By Adv. Archana Chhatre
When Husband and Wife are unable to cope up with each other and all the possible efforts of maintaining peaceful, harmonious relation fail or behavior of one becomes totally intolerable for other or any other cause makes any one of them to think that there is no point in continuing this relation then aggrieved person may seek relief under law. Here we are going to see the provisions under Hindu Marriage Act 1955.
Section13 of Hindu Marriage Act 1955 states that if either of the spouses is guilty of namely Adultery (voluntary sexual intercourse with any person other than spouse), Cruel treatment (physically or mentally), Desertion (for not less than 2 yrs.), Conversion (to any religion other than Hindu), Unsound mind or mental disorder (continuous or intermittent), Venereal disease( in communicable form), Renouncing the world ( by entering any religious practices), Not heard of being alive (for 7yrs or more) then the aggrieved one has two alternatives: judicial Separation and Divorce.
The terms Judicial Separation and Divorce are commonly misunderstood to be the same. However legal interpretations of the terms are different. Both the terms have been described in Hindu Marriage Act 1955. Section 10 of the Act deals with Judicial Separation whereas Section 13 deals with Divorce. Though the grounds for both are the same under law (under Section 13) the effects differ.
Judicial Separation allows spouses to stay separately but retains their marital status as husband and wife. So though they are staying separately still they can avail benefits of being each other’s spouse under Financial investments or medical policies etc., whereas Divorce puts an end their relation. After Divorce they are not at all related to each-other. Spouses separated judicially cannot marry any other person as their marriage is still not over, but spouses once divorced as their marital status changes can get married to anyone. Cohabitation between judicially separated partners neutralizes their time of separation meaning their Judicial Separation comes to an end whereas cohabitation between divorced partners doesn’t have any effect on their legal status. Judicial Separation gives chance to both spouses to reconsider their decision. If they want, they can continue their marriage and if they are convinced about their earlier decision they can go for Divorce. However once Divorce is granted it cannot be revoked even if the spouses change their mind. Spouses can go mutually for Divorce but not for Judicial Separation as per High Court Judgement in Prashant Singh V/s Tanushree. As per Section 14 of Hindu Marriage Act no divorce petition can be filed within 1 year of marriage whereas there is no such prohibition for filing petition for Judicial Separation.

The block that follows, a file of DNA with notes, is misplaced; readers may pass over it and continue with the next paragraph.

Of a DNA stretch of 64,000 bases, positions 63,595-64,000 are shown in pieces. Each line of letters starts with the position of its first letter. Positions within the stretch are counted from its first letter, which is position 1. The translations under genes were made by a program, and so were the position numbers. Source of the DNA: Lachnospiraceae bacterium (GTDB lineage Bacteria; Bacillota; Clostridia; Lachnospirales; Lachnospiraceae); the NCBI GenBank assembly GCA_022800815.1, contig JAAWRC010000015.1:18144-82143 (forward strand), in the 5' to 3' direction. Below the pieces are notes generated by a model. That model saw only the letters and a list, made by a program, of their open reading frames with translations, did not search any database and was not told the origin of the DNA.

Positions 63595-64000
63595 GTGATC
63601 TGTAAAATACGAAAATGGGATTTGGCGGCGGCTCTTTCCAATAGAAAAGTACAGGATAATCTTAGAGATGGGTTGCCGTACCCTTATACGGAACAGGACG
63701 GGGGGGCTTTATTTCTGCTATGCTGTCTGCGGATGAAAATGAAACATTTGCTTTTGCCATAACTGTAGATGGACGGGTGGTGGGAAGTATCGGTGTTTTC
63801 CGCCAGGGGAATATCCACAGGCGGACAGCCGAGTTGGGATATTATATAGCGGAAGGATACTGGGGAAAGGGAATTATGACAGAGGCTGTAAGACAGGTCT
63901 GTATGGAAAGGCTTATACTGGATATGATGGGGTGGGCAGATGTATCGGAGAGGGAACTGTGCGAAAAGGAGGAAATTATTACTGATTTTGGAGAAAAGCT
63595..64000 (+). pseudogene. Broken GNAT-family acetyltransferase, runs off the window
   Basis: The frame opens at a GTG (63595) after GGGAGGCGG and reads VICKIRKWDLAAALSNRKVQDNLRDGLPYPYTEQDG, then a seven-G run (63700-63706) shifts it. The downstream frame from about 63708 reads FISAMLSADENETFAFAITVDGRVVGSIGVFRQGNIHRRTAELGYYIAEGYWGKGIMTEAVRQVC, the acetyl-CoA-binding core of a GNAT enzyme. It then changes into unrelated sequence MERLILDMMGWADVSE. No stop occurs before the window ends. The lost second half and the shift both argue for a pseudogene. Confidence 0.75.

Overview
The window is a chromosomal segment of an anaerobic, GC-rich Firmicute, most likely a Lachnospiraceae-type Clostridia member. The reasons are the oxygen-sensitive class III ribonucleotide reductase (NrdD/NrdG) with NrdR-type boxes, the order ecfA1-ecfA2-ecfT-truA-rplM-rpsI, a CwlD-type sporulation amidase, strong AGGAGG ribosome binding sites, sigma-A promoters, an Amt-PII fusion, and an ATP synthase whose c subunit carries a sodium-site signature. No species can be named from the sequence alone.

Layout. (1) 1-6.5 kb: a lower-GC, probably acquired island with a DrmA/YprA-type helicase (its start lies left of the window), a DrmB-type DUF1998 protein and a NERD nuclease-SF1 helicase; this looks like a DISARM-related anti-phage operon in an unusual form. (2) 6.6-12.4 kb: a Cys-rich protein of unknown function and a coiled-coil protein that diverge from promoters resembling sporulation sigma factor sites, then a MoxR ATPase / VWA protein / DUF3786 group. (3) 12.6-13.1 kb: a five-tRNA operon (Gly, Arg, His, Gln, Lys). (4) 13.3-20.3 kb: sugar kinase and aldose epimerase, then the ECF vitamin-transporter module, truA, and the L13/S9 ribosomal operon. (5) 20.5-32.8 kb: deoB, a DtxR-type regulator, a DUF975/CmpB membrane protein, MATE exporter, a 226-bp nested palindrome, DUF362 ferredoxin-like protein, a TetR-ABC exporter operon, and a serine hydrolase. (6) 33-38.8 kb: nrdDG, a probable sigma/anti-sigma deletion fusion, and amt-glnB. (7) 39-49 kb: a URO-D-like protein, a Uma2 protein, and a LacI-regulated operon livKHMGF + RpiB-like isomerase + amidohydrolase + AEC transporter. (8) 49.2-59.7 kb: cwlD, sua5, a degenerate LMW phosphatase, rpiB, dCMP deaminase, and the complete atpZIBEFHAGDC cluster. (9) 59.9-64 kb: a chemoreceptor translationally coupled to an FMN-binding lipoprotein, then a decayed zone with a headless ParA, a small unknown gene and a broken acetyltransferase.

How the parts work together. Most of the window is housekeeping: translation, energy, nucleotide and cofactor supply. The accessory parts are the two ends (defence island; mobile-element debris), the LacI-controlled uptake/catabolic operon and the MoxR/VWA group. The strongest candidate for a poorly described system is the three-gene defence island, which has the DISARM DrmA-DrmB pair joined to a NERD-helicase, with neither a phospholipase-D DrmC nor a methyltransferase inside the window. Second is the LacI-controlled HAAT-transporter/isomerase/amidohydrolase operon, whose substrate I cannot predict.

Sometimes daily fights which are caused due to stress of life may tempt spouses to end up their relation and get free forever. But what they need is time and mental peace to reconsider their relation. Also, if they have any child then situation may be more delicate. In such situation Judicial Separation is always a better alternative. If after some time the issues are resolved and spouses want, they can choose to continue their marriage and if not they can go for divorce.
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